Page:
The black gloom the Autist had brought to the copse outside Wythersfield was lumpen and disorienting.  The locals long ago sunk into a poor-man’s depression lifted only by the spring wind that would occasionally get snatched by the meander of the valley.  Dog whistles sometimes caught on it, drew away the caution of such downtrodden and effluvial grace as remained there, and wrought nine songs of wisdom - themselves dispersed on whim-dreams to openhearted followers of Form.  (Such dreamers would stare rapt at the vague blue, at these times visible through the enveloping blanket gloom, and picture the sun - not seen for longer than even the black-toothed elders interminable spans, nor of those who were elders in their youths.  They would ullalul the songs into plaintiff being, and tears would inevitably dampen the necklines of their garments.)

It was said the Autist had loved the daughter of the priest who then presided over Wythersfield.  That the love was thwarted and the gloom cast.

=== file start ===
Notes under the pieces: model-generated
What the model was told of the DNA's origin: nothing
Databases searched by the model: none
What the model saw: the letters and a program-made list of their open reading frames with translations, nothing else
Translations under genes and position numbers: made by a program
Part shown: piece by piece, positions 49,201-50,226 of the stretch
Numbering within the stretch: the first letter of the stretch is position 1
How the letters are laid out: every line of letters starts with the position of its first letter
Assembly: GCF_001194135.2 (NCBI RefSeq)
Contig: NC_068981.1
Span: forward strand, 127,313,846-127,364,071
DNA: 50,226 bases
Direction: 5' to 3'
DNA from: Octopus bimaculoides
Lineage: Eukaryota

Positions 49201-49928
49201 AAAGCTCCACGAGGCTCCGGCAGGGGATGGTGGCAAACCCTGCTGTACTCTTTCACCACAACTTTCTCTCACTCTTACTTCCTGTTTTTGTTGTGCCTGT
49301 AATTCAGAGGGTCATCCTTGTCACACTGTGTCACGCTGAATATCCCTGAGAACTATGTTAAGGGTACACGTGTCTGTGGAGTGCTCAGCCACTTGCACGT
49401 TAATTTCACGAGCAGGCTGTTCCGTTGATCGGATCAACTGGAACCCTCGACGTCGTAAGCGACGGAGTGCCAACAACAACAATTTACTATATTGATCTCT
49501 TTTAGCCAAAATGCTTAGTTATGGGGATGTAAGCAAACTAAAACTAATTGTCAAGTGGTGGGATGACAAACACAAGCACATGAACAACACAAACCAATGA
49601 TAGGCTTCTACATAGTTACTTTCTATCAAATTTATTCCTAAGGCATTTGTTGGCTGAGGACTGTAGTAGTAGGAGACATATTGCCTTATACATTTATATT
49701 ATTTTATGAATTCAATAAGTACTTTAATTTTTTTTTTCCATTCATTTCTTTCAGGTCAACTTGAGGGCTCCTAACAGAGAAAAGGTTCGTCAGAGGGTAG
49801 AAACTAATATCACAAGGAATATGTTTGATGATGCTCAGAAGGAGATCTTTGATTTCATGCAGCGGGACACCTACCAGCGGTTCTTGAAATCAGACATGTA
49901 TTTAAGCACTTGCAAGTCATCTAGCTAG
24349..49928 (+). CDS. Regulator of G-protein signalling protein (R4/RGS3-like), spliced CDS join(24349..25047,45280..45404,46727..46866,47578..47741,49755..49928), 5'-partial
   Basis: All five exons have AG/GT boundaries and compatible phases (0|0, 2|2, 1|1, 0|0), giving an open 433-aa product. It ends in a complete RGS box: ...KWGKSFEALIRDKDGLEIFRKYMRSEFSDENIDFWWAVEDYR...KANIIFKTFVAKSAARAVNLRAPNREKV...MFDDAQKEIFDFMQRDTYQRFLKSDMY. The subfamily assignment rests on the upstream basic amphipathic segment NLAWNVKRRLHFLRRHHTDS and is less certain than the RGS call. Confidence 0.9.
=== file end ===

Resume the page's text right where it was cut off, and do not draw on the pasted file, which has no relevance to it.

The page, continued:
It was said that three prayers had been made, and two honoured.  That the third went so disastrously unanswered that the Autist split open his own head with an axe, and that the gloom emerged from that opening. 

It was said the priest split open the head of the Autist. 

It was said that the Autist threw himself from the single high stone bridge - that both divided and joined Wythersfield above the deep gorge - beneath which tumbled the white waters of the River Soame, into which the daughter of the priest soon afterwards flung herself. 

Or so it was said.

On Wentday was the market.  Down the copper streets of Wythersfield the merchants clattered and clanged, and erected their merchant’s frameworks on which to hang their merchandise – and, as the sole inhabitants possessed of any wealth what-so-ever, proceeded to sell each other their trinkets. 

The Bay Hare, who liked order, sought solace in his books and stuffed his ears with tissue.  Wentday troubled a sensitive heart and delicate mind with its curious incoherent tradition and neurotically formal procedures.  If trade ceased it was generally believed the two halves of the town would drift apart, the bridge collapsing into the valley depths rending forever asunder such loves and family ties as existed in Wythersfield.